ux mobile design case studyI don’t critique websites to measure relative success and here’s why

By definition, user experience design is entirely contextual. When we look at our competitors’ websites to see if their design is relevant to our businesses, if we like them, we are creating a lot of assumptions. Most of them are probably wrong.

  • We assume the designs are successful because we admire their design choices
  • We assume the designs are not successful because we dislike their design choices
  • We ignore if it was successful at all or not, since we need data for that, and we don’t know the goals to measure the data against
  • We ignore their target personas and use ourselves in their place (if you’re reading this, you are never their target user, you are irrelevant to their design choices)
  • We ignore all scenarios they are trying to design for
  • And so much more! Their budget, time allotment on that assignment, campaign strategy, long-term goals, their validation, the strategy behind it, etc.

To know whether a single choice in a design is successful, there has to be a gathering of all this data to measure success. All of this had to be taken into consideration in the first place to design it. What was the goal to begin with? If it was an increase in conversion, did it raise conversion? Did they test against other designs and this won? And yes, I love referencing others, as contextual thinkers certainly need references, but those references generally should be observed and not copied.

If you do borrow a design element from another website and plop it into your website design, you are removing its original context. Don’t assume it will work for you, test to validate the theory.

I don’t judge ux designers based on their portfolio alone and here’s why

Taking everything into consideration, it’s challenging to create successful designs for a business. Especially when so many people are involved into every decision, it’s hard to create successful design sometimes even in the best circumstances. Also, I sincerely believe we should work in an environment that allows for failure, so we can learn more about our users, the scenarios we used, the market targeted, brand alignment issues, etc. An open environment allows for innovation because there is no fear of failure and no pressure to be safe. So sometimes the best strategies will fail, and that’s okay.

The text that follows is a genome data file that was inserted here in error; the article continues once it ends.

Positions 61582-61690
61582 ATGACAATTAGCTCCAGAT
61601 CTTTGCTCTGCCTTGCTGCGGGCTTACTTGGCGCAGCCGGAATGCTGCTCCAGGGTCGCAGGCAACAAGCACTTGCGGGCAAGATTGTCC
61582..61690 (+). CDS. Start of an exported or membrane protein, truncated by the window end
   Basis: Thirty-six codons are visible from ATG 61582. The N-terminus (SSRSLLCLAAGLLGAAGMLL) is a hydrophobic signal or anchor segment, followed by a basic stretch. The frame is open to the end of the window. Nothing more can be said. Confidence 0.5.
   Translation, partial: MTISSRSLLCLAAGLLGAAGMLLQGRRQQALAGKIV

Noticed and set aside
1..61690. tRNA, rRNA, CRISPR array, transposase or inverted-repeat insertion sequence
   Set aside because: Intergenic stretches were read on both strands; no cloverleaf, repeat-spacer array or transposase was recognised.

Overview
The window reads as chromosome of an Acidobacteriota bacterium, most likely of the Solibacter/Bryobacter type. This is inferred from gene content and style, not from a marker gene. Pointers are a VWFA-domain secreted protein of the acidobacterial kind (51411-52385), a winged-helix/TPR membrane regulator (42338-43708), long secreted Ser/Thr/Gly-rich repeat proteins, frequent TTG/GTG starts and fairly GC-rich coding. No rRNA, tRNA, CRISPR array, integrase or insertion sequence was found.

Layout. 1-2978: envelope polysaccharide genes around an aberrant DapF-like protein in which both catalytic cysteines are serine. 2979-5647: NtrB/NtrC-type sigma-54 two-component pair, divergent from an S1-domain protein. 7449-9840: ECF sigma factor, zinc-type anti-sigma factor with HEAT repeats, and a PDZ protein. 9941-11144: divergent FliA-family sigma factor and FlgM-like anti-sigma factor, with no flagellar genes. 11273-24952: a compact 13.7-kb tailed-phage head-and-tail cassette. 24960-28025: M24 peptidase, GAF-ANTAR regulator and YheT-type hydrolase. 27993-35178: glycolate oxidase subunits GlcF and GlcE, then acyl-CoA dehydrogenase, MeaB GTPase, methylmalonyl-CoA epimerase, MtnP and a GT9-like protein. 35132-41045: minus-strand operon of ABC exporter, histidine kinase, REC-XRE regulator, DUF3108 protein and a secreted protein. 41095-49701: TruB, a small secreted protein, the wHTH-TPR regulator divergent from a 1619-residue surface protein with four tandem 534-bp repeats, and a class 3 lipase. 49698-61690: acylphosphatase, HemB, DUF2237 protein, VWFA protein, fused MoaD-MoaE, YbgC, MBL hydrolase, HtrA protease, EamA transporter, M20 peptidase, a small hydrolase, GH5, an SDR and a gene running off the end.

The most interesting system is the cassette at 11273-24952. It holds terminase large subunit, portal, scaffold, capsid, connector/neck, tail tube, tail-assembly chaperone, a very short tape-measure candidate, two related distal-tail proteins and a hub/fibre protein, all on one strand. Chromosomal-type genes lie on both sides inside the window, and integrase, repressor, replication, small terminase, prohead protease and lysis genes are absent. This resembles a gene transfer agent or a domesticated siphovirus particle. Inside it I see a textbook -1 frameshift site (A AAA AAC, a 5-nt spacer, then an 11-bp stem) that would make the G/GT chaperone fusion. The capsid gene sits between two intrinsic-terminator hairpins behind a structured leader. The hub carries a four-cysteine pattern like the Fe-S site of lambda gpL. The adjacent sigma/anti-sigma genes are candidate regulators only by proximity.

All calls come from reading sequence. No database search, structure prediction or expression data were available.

When you hire someone in this line of work (web designers, user experience, ux design, interactive designers, usability testing, design strategist, etc.), it is important to hire based on their ability to think critically, be empathetic toward users, be objective, think creatively, and finally, have a good eye for design. Keep in mind that some beautiful pieces fail catastrophically and some visually incoherent designs see great success. Remember to keep your bottom line in mind at all times. What are your goals?

So please, examine their portfolio to see if they can design for your brand, but remember that the end result is not even half the story. You will want to ask questions about their samples that the portfolio cannot show. What were the challenges? What was your approach? How did the process go? What was the result? How did you judge success? What did you learn? Ask to see wireframes, prototypes, and the original creative brief. Look into their methodology. What other skills do they bring to the table – programming, development, psychology, mathematics, usability testing, business experience, customer experience, journalism? Do they lose sleep at night worrying if they chose the wrong color for a button, or if their design will allow for enough search engine optimization copy in their content strategy, since organic search is very important to that business?

Try open-ended questions

One of the best interview tasks I ever had started off with the interviewer giving me reign over their conference room computer, and saying, “take us through a website you worked on that you’re proud of, start to finish.” Try being open and providing that task. It allows the interviewee to explain the strategy they used, the goals needed, and if it was successful. You will know quickly if the designer is a critical-thinker if they go through the example that way rather than just showing you their favorite visual layout they designed and talking about colors. Providing them a moment to be proud of their work, you will see them relax, and give you a sneak-peak into their design process and methodology.

(Image credits to Mike W via Dribble, interaction designer.)

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